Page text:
The AC Transit General Manager says the Van Hools are the best bus we’ve ever had. But some riders are calling these nice new buses “Van Hell.”
What’s the problem?
AC Transit has been trying hard to make bus riding more attractive, so more people will ride transit—especially to and from work—instead of driving alone in a car. Because Europeans ride buses far more than we do, AC Transit decided to get “European style” buses. They couldn’t get the right kind from any U.S. bus manufacturer, not even from Gillig in nearby Hayward. So AC Transit bought Van Hool buses in Europe.
Van Hool of Belgium has a fine reputation world-wide; they have been making buses since 1947, and they have sold city buses all over Europe, Asia and Africa. Van Hool tour buses can be seen at Fisherman’s Wharf. In local politics, however, it really looks bad that AC Transit bought buses from Belgium, while cutting service in Berkeley. Riders resent the money spent on management and staff trips to Belgium instead of improving our bus service. It turns out finally that the interior layout of our Van Hools was not designed by a specialist at Van Hool but by somebody on the AC Transit staff. Van Hool could have given AC Transit plenty of excellent ideas for seat layouts, drawing on their world-wide experience. I’m sure there are seniors in Europe, Asia and Africa who have just as much trouble climbing into those high seats as our seniors do here.
AC Transit also required three doors on the new buses. US bus designs generally have only the front and rear doors, so the extra door became a custom item, which drove up the cost and effectively prevented any U.S. manufacturer from making a successful bid.
Originally, the purpose of the three doors was to speed up boarding. AC Transit was going to implement POP fare collection, where people obtain proof-of-payment (POP) before they ride the buses instead of fumbling for their fare as they board. This system vastly speeds up boarding because people can enter and exit through all the doors; the buses can make faster trips. POP is used on Muni streetcars, on Caltrain, on buses in Oregon, Canada, Europe and Brazil. But according to AC Transit management, POP is too expensive for the East Bay, because of the salaries of the fare inspectors needed to keep East Bay riders honest. Well OK, but if POP wasn’t an option, why were the three doors required? This looks very bad.
Personally, I started off rather liking the Van Hools. They do cut a fine figure as they go by, and their clean diesel is quiet. I’m a big guy, so I find it relatively easy to negotiate the high seats. But as I’ve aged, I’ve gotten a little unsteady on my feet, so I find it frightening when I have to stand, and there’s no place to grab hold while the bus swerves and lurches about Berkeley. This kind of thing can make a bus ride a “Van Hell” for a senior. The grab-bar problem is worst in the front of the bus, next to the first set of facing seats. I hope AC Transit will install some traditional hanging straps in that part of the bus, if they can’t put in more grab-bars.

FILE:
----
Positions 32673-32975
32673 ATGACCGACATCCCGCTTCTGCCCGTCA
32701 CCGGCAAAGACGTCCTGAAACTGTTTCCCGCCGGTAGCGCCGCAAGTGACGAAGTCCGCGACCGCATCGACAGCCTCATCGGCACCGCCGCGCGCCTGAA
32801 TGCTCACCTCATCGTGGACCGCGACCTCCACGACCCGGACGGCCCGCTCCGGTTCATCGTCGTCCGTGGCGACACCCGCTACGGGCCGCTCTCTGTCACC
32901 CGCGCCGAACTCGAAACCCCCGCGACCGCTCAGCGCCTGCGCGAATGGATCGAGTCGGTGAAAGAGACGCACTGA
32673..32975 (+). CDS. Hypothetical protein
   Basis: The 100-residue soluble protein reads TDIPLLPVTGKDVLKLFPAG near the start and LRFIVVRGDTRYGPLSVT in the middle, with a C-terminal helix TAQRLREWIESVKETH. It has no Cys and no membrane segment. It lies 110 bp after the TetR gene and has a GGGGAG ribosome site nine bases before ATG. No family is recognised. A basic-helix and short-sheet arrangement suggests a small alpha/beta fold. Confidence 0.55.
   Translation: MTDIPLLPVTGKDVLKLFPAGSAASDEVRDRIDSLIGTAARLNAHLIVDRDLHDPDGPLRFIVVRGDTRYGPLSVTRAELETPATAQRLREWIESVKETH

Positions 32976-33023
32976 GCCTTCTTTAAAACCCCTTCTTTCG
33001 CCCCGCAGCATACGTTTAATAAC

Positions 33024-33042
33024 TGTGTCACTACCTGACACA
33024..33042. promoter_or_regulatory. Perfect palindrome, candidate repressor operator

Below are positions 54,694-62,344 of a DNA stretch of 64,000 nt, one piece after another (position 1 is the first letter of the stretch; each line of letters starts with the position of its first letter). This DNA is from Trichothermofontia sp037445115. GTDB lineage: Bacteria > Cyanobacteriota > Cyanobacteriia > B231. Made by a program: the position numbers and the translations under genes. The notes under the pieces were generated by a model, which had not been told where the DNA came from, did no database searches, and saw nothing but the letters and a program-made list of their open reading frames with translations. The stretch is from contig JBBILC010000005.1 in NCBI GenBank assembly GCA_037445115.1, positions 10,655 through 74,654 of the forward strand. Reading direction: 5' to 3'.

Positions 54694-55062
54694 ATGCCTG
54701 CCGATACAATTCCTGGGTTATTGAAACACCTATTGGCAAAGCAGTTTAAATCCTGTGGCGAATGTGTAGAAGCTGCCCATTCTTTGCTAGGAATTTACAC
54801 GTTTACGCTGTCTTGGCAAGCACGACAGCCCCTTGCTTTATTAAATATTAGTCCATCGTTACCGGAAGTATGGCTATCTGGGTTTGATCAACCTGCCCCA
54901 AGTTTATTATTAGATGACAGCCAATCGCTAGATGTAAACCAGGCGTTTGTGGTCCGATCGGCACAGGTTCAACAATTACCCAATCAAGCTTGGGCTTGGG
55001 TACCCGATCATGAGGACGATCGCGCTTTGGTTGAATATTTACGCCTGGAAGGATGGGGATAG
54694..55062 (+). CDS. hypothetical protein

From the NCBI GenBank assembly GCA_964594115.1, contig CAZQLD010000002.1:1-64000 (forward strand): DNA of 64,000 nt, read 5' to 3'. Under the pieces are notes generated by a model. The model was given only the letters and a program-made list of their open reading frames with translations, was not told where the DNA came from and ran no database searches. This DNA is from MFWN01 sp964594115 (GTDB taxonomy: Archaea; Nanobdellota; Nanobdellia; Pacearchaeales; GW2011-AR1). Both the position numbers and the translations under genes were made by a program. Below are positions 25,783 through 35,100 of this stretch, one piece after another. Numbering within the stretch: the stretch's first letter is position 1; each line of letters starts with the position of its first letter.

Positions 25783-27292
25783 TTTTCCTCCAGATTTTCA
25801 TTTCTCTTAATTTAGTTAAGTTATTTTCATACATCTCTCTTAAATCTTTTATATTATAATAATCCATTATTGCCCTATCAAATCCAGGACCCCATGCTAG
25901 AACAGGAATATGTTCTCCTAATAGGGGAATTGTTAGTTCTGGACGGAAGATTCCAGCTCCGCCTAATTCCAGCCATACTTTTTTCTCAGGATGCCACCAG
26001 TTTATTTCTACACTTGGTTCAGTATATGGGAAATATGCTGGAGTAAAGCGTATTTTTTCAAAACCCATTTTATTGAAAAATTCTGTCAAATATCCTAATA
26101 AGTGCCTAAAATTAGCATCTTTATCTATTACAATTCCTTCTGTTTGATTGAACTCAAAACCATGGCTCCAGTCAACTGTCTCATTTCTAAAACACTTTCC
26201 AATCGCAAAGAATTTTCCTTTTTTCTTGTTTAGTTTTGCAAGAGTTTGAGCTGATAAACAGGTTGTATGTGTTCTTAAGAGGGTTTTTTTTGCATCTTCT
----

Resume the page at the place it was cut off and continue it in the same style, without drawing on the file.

Speaking of tradition, I think we should go back to pull-cords for signaling when we want to get off, instead of those push-buttons. On a 40-foot Van Hool, if you’re sitting in the right front seat next to the window, and there’s someone seated next to you in the aisle seat, there is no way to reach the push-button, which is across the aisle, without flopping over your neighbor. Pull-cords and strap-hangers were invented over 100 years ago, and are still a good idea.
The Van Hools should have more bench seating—the traditional seats facing the aisle from the wall of the bus, not just those folding jump-seats. A good use for the hump over the wheel is a platform to store packages, as on the NABIs and the new 30-foot Van Hools. Berkeley needs to catch up with other cities and deploy Bus Rapid Transit (BRT). The plan is for the BRT vehicle to be the same 60-foot articulated Van Hool bus now in regular service on the 40L route (where the BRT will run). I want to see more people traveling about Berkeley on buses, not continually clogging the streets with cars and spewing greenhouse gases.
It would be great to have the big Van Hool operating as a BRT, delivering people to their jobs along Telegraph, Bancroft and Shattuck. We need more transit action, less controversy. Employers should strongly support the Commuter Check program. Employees should stop taking parking spaces away from shoppers and visitors. People working in Berkeley should be using the bus, not feeding parking meters. The Van Hools could be fixed so that riders are happy. Then we could concentrate on making sure our buses provide fast and frequent service. We need to implement BRT, POP and bus-only lanes. We need to stop being so negative.
Steve Geller is a Berkeley resident.